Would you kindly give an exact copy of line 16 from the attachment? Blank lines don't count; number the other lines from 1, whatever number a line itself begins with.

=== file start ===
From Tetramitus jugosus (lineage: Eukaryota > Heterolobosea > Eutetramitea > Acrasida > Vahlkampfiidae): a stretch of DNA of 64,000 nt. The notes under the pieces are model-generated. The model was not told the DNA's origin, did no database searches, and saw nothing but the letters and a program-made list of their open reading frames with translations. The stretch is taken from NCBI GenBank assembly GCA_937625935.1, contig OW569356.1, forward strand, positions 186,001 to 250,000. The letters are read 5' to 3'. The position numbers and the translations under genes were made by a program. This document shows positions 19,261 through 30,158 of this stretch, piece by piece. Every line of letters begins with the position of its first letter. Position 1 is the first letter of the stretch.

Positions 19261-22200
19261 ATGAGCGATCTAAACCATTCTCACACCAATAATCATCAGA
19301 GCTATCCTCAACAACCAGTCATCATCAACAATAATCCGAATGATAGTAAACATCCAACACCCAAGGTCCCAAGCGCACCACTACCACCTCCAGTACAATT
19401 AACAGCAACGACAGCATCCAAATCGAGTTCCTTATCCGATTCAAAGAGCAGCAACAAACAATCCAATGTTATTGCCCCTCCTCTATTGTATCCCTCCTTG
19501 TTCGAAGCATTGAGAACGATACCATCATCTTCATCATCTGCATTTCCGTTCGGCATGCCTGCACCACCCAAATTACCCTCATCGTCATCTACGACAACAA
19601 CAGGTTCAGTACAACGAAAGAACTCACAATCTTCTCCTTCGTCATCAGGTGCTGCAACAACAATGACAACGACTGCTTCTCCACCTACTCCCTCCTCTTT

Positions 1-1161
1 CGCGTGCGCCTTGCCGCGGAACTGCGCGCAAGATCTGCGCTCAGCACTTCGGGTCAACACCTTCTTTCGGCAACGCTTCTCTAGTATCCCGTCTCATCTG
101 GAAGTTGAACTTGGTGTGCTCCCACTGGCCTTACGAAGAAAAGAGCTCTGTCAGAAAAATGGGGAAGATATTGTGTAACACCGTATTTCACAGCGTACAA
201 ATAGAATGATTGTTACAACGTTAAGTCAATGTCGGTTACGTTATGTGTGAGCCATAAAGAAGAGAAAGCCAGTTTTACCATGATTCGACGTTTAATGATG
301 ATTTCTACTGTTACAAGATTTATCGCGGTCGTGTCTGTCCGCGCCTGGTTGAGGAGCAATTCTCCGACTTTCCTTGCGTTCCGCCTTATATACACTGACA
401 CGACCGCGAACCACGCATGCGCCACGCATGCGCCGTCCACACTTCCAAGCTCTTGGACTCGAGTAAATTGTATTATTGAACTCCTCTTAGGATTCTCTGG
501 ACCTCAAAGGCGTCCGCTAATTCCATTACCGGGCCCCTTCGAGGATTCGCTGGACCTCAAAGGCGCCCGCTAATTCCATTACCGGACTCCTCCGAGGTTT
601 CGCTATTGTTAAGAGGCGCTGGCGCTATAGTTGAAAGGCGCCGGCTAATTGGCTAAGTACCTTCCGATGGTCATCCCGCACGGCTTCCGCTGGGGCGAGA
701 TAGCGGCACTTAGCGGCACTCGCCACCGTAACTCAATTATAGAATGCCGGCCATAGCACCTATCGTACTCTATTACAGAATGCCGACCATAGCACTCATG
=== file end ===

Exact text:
701 TAGCGGCACTTAGCGGCACTCGCCACCGTAACTCAATTATAGAATGCCGGCCATAGCACCTATCGTACTCTATTACAGAATGCCGACCATAGCACTCATG